What’s so horrific about being a vampire anyway?

So in my old days, I actually started getting interested in Vampire: The Masquerade. Who would have thunk? It actually was one of the big games when I first came into RPGs at the tail end of AD&D, along with DSA, Shadowrun, Call of Cthulhu, and Legend of the Five Rings. I would have been too young for it when it came out, and already felt too old when I started looking at other games. By that time I already had it filed away as the game of leather jackets, frilly shirts, and terrible makeup. I leafed through a rulebook once, but didn’t find anything of interest back then, and basically forgot about it after that.

I don’t know how I got to that, but a few weeks ago I somehow ended up hunting down a rulebook for the 1998 Revised Edition and the 1992 Storyteller Handbook to get a glimps of how the game was originally presented, and then got the pdf for the 2012 V20 edition to have all the basic info and crunch for all 13 clans in one neat package. The game always proclaims itself to be “a storytelling game of personal horror”, but in no point in any of the three books is there any mention of what that means. Or what horror in general looks like when you play as a vampire. It says existence as a vampire is horrifying, but does not mention why. Like virtually all RPGs (except d6 Star Wars), Vampire assumes that it is completely obvious to every new gamemasters how you run a campaign, and that the setting is self-explanatory. You have superhuman powers and are immortal. Go and be scared.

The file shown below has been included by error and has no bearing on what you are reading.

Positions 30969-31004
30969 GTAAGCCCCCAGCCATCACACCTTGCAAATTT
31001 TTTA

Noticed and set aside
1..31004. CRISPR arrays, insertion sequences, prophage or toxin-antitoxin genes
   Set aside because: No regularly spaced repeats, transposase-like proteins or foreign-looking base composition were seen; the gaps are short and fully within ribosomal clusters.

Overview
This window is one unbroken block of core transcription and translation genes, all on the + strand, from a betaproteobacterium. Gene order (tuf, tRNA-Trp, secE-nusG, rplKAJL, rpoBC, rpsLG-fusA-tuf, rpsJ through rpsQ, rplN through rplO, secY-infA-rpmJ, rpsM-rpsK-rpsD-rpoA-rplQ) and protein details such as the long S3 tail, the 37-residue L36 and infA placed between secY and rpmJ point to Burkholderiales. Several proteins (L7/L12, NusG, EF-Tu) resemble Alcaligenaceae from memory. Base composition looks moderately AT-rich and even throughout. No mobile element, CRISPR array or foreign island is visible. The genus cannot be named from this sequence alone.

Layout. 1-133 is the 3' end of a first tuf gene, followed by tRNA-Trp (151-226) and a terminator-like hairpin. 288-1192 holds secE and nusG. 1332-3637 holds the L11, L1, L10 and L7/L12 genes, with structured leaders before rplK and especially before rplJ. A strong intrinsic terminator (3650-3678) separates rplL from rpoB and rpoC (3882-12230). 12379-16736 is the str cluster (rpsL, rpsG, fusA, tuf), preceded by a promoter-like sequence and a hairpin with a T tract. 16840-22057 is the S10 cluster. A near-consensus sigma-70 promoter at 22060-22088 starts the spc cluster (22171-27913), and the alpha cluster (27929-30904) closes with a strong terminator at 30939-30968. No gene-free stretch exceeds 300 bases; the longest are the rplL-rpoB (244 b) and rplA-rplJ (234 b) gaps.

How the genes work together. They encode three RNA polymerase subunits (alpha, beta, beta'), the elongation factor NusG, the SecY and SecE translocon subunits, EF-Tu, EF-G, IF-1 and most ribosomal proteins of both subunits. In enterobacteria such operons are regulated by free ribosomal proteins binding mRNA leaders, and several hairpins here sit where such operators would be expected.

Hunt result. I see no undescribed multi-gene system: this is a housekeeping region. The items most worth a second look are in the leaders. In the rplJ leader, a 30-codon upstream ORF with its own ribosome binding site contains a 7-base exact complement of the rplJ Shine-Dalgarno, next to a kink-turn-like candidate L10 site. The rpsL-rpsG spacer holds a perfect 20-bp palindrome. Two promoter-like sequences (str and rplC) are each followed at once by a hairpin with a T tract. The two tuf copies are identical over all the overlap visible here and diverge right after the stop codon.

But if you really comb through the text with arduous care, and keep pestering people on the internet what this game is about and what you’re supposed to do with it, there is indeed sufficient implication that it is a game about keeping hold of your humanity in the knowledge that you will turn into a monster that destroys everything still dear to you eventually, and that you’re stuck being a pawn of much more powerful people who will still be your uncaring asshole bosses centuries down the line. The game then sabotaged itself by getting sucked up in its own metaplot hype about the world ending next week, which would completely negate it’s own premise. But that’s one of the reasons I wanted to start with really old rulebooks. The initial vision and concept for games and game setting is universally much more interesting than the lore snarl that build up over time. Those are stuff for novels, but not playable game material.